Thursday, 23 April 2015

Alternate Best Actor 1990: Ray Liotta in Goodfellas

Ray Liotta did not receive an Oscar nomination for portraying Henry Hill in Goodfellas.

Goodfellas was very well received while being nominated for and winning many awards. Very few were given to Ray Liotta's lead performance, some leading performance recognition went to Robert De Niro instead who would never have ever been considered lead if the role was played by a lesser known actor. This is not all too surprising even though role of Henry Hill is quite a challenge, it is not the challenge that an actor is often given credit for. Henry Hill acts as our guide through the world of the mob in New Jersey as we follow him from his earliest days as a teenager working small time jobs, to becoming fully embedded into higher dealings of the mob life. Perhaps one of the most noted aspects of Liotta's performance is actually his narration. Narration often seems something that's taken more for granted than it should be. Liotta's delivery is pitch perfect here as it has such an earthy life to it. It is not merely a list of observances that Liotta gives rather he gives each moment a vivid detail of how Henry feels about each event he describes. Liotta's narration contributes to the film's atmosphere incredibly well, and further helps to establish the world the film is set in.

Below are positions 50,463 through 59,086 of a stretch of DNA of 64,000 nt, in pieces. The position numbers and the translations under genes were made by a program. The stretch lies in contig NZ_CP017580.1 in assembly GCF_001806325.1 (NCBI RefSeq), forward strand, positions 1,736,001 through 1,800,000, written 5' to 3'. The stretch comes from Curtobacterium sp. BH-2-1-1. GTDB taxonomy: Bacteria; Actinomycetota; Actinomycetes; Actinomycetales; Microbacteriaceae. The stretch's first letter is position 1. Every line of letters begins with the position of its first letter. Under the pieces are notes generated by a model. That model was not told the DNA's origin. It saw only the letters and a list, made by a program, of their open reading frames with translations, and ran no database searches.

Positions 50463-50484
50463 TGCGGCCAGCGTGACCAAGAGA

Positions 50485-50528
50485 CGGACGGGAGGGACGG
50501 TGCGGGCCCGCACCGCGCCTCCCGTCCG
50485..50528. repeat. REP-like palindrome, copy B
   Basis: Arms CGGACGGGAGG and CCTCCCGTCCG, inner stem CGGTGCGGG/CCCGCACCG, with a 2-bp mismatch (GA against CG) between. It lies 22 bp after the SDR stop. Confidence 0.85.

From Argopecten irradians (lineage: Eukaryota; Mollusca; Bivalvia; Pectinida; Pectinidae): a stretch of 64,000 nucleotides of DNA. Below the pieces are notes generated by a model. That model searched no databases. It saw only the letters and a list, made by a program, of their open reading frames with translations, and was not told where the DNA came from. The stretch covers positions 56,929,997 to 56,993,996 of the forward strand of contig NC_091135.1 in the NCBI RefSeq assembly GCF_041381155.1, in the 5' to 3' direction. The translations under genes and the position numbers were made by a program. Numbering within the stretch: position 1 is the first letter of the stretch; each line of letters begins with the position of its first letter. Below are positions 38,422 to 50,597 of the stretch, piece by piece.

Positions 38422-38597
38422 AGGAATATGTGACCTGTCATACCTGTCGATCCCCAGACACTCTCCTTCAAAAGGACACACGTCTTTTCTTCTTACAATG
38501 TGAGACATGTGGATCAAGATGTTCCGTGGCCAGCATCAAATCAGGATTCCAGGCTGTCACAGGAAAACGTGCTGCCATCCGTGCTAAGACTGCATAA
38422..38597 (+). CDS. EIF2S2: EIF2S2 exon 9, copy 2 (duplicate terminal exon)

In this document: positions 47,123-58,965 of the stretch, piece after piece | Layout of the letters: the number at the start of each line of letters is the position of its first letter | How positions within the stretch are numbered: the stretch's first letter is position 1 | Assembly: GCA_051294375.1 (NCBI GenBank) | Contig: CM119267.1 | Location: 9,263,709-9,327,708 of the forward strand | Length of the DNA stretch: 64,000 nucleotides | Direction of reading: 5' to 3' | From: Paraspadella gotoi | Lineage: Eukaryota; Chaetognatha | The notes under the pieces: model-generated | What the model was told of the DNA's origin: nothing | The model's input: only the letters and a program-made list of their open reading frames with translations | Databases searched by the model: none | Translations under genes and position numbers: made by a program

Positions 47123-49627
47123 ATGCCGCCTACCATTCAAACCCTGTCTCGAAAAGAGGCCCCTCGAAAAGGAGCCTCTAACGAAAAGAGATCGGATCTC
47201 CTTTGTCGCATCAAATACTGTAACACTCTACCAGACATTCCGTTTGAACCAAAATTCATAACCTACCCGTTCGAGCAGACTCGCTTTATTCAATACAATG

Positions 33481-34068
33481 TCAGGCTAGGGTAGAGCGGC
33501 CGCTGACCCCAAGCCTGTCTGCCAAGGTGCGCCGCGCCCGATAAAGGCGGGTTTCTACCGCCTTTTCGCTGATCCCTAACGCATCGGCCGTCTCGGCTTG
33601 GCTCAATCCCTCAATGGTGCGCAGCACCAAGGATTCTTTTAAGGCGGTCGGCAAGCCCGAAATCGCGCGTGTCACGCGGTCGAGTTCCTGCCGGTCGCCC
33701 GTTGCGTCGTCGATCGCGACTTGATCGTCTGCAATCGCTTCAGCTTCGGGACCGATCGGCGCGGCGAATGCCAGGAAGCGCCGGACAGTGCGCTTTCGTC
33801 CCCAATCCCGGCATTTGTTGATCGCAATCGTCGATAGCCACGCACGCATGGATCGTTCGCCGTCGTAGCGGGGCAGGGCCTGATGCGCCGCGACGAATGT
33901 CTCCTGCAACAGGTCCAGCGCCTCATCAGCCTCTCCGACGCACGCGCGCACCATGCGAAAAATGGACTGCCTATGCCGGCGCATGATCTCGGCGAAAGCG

Now even though his narration is always present, except for few scenes where Henry's wife Karen takes over, Liotta's performance is not always front and center even though he's definitely lead. The film gives great detail to the whole world he's in with even some minor oddball crooks getting a bit of time to themselves. Liotta though is a constant as he best personifies kinda a criminal with a lack of a different element to him. He's not the boss like Paulie (Paul Sorvino), a criminal mastermind like Jimmy (Robert De Niro), nor is a psychopath like Tommy (Joe Pesci). Henry very simply is a man in it for the life of the wiseguy. Liotta is terrific in realizing simply the allure of the life through his performance. As he gets to be the toughest guy not in the mob, is allowed to have essentially an endless supply of cash as well as getting to basically act as though he is above everyone else who's not in the life, Liotta brings the enthusiasm of these moments in his performance. In his face you find the joy of living the life, with all the thrills coming from it. Of course Goodfellas is not a glorification of the mob by any means, and it does not shy away from the darker elements of what comes with that life in the least.